Psoriasis is a medical condition in which skin cells die and build up rapidly. Psoriasis creates blotchy, flaky patches on your skin that may itch or feel painful. It can occur anywhere on the body, including on the face. If you have psoriasis on your face, you will want to treat it carefully, as the skin on your face is very sensitive. Depending on how severe your psoriasis is, you may wish to use topical treatments, phototherapy (or light therapy), systemic medications, or a combination of several treatments. There is also some evidence that lifestyle changes can reduce psoriasis symptoms.
The rationale for the use of vitamin D derivatives in the treatment of psoriasis is based on the observation that patients with hypocalcemia often develop various forms of psoriasis, most notably the pustular form. In one case, a patient who had undergone thyroidectomy developed repeated flares of pustular psoriasis after decreases were made in her dosage of ergocalciferol (Vitamin D 2 ); each episode was related to severe hypocalcemia and resolved after her serum calcium levels normalized. 14 Another patient with osteoporosis experienced dramatic improvement in severe psoriasis after receiving an oral form of vitamin D. 15 This finding, along with the discovery that the bioactive form of 1,25-dihydroxycholecalciferol has been shown to inhibit keratinocyte proliferation and promote keratinocyte differentiation, 16 has led to the development of vitamin D analogs for the treatment of psoriasis.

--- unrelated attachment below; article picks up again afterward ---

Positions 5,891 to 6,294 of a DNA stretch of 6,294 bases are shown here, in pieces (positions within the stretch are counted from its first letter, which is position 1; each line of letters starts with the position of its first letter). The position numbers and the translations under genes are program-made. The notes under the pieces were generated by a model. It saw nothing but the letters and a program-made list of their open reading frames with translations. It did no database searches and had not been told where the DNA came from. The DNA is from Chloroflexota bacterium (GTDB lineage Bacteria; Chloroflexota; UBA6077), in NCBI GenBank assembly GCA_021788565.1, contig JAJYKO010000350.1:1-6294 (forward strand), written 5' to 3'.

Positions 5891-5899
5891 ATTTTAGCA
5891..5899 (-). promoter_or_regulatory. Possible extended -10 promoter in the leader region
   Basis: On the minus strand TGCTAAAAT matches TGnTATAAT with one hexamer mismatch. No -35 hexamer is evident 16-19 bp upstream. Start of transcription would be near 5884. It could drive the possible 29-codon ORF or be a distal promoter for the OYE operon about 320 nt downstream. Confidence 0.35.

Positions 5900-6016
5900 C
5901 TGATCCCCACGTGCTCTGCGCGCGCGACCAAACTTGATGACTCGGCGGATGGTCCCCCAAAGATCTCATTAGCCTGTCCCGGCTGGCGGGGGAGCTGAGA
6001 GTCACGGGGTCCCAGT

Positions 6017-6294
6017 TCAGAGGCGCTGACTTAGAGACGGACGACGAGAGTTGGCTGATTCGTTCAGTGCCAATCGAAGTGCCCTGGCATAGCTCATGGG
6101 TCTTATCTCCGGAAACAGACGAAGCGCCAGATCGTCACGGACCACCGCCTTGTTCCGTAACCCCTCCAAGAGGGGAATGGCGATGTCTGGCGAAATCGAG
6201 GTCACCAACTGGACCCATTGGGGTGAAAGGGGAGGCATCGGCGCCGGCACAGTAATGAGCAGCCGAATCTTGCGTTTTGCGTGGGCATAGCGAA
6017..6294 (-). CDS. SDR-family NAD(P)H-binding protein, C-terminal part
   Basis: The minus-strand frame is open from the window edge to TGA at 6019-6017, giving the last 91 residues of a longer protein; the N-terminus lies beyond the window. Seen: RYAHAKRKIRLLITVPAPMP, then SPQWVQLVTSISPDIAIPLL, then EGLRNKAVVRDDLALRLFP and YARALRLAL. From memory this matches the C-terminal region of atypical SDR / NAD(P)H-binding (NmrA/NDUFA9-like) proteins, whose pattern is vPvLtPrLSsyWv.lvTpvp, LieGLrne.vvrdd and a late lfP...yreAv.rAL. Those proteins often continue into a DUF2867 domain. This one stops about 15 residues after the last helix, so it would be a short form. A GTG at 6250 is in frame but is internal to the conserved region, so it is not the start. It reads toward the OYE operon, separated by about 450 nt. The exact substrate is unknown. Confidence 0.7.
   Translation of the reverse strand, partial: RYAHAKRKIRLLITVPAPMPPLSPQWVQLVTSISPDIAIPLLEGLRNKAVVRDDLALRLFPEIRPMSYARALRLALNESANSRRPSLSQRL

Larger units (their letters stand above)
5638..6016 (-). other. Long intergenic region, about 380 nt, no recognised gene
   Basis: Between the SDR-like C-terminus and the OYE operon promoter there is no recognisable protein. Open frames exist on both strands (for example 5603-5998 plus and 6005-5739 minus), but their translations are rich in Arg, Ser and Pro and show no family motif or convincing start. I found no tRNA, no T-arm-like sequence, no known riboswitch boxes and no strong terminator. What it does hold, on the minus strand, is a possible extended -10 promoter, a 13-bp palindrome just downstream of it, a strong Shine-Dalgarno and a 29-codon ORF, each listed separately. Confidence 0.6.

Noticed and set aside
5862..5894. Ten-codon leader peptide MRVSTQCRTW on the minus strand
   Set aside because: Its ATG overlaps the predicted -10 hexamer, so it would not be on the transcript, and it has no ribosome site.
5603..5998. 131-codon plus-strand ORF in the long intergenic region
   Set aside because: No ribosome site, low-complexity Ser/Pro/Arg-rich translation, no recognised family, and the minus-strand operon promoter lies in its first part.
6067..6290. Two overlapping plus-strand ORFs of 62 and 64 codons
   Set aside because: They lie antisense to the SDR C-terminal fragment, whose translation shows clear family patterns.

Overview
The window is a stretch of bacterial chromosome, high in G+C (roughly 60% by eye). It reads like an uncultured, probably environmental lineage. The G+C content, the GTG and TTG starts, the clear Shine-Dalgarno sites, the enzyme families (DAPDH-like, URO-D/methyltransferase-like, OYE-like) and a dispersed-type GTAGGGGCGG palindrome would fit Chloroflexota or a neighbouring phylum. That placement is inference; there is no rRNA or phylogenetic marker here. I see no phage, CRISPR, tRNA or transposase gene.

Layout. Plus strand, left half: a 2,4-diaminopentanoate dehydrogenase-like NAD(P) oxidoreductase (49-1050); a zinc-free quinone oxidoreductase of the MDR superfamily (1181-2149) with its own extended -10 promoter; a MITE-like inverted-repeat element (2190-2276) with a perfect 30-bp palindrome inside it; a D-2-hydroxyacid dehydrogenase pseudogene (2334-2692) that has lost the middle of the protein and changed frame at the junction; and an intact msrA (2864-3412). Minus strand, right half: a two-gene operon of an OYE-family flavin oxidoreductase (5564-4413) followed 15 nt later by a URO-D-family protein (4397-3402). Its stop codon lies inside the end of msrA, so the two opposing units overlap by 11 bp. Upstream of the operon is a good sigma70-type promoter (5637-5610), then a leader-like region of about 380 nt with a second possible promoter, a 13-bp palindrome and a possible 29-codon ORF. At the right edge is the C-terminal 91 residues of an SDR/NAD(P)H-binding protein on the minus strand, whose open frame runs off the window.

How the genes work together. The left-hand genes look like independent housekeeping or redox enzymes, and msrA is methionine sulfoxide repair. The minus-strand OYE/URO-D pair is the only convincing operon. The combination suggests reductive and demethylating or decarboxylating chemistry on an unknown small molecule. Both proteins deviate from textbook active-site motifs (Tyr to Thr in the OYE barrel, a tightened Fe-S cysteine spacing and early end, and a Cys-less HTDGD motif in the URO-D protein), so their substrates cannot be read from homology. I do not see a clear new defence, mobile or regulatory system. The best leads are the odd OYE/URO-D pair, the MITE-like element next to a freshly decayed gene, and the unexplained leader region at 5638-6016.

Although the physiological relevance of retinoids and steroids in vertebrates is very well established, the origin and evolution of the genetic machineries implicated in their metabolic pathways is still very poorly understood. We investigated the evolution of these genetic networks by conducting an exhaustive survey of components of the retinoid and steroid pathways in the genome of the invertebrate chordate amphioxus (Branchiostoma floridae). Due to its phylogenetic position at the base of chordates, amphioxus is a very useful model to identify and study chordate versus vertebrate innovations, both on a morphological and a genomic level. We have characterized more than 220 amphioxus genes evolutionarily related to vertebrate components of the retinoid and steroid pathways and found that, globally, amphioxus has orthologs of most of the vertebrate components of these two pathways, with some very important exceptions. For example, we failed to identify a vertebrate-like machinery for retinoid storage, transport, and delivery in amphioxus and were also unable to characterize components of the adrenal steroid pathway in this invertebrate chordate. The absence of these genes from the amphioxus genome suggests that both an elaboration and a refinement of the retinoid and steroid pathways took place at the base of the vertebrate lineage. In stark contrast, we also identified massive amplifications in some amphioxus gene families, most extensively in the short-chain dehydrogenase/reductase superfamily, which, based on phylogenetic and genomic linkage analyses, were likely the result of duplications specific to the amphioxus lineage. In sum, this detailed characterization of genes implicated in retinoid and steroid signaling in amphioxus allows us not only to reconstruct an outline of these pathways in the ancestral chordate but also to discuss functional innovations in retinoid homeostasis and steroid-dependent regulation in both cephalochordate and vertebrate evolution.